Take a water bottle. I always forget this and regret it when I am dying of thirst on a long night flight and there is no crew to be seen. Just make sure your water bottle is empty when you go through x-ray screening and fill it up before you board, or even on the plane.
Sleeping tablets! If you’re like me and live at the bottom of the world (New Zealand!) you know what it’s like to take gruelling 12-17 hour flights (in economy class) before your next stop! I make no bones about it, I get sleeping tablets prescribed from my doctor. I have tried over the counter ones, but they just don’t cut it.
If I’m flying a long haul night flight I’ll pop one after dinner. I ask my doctor for Temazepam or Lorazepam as one tablet will usually give me about 4 hours sleep with no hangover. I have also used Zopiclone, but hate the metallic taste that can last for 24 hours after.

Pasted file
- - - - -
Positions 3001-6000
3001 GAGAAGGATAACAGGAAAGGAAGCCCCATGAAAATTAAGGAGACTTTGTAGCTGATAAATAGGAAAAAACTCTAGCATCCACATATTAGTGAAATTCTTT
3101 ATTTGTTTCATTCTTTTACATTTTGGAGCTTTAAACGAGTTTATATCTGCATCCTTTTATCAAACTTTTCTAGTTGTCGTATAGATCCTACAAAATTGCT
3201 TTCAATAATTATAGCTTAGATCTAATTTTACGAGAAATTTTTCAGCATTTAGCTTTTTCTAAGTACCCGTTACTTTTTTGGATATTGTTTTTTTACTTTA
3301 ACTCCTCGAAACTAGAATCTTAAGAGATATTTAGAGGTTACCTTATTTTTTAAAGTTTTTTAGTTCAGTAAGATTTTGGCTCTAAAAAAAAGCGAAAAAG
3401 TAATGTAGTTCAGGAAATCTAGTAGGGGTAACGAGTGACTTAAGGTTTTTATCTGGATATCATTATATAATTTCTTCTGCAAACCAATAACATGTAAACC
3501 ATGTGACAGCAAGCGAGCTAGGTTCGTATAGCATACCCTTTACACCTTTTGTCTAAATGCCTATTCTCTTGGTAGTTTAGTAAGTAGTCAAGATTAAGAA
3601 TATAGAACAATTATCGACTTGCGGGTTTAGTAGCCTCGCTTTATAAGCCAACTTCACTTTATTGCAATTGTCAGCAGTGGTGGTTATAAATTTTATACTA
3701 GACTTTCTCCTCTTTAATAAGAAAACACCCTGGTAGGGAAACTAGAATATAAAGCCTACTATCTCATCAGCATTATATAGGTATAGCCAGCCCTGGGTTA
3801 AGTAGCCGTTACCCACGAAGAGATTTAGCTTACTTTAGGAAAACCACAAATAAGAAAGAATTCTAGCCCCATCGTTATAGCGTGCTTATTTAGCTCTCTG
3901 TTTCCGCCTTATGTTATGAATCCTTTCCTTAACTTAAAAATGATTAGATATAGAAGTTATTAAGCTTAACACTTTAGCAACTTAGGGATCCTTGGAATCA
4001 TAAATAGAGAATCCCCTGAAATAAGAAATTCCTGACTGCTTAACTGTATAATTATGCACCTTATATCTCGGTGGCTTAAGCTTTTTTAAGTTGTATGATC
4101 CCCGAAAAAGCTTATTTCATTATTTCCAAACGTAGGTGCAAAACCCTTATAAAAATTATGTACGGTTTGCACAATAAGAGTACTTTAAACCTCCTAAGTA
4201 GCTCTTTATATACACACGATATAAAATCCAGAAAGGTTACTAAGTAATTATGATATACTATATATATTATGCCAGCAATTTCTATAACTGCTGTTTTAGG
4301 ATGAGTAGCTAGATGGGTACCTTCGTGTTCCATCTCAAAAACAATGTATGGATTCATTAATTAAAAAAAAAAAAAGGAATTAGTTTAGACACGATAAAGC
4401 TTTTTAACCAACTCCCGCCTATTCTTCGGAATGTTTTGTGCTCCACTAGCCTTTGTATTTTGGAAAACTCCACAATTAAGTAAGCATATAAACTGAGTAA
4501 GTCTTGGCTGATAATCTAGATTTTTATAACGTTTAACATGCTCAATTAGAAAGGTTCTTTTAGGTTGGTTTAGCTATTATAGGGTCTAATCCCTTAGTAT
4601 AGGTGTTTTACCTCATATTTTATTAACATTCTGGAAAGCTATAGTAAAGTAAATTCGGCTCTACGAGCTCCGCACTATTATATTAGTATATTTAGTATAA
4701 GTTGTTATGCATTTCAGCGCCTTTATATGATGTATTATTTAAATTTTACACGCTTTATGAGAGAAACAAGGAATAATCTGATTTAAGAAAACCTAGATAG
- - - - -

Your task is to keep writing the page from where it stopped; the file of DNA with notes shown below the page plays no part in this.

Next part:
And here’s another tip: take another sleeping tablet one (or just a half) the first night you sleep at your destination. I have learned that even if I feel tired and fall into bed by 8pm, I’ll often spring awake at 3 or 4am and that puts me behind for the entire holiday. A good night’s sleep the first night you arrive will set you up for the trip!
Noise-cancelling headphones. The trick is they have to be noise cancelling! A regular headset is ok, but to keep out the screaming infants and that guy behind you that sneezes like he’s been hit by a bus, you need the good ones. Most people recommend Bose, but if you can’t afford them, anything with a padded ear will help.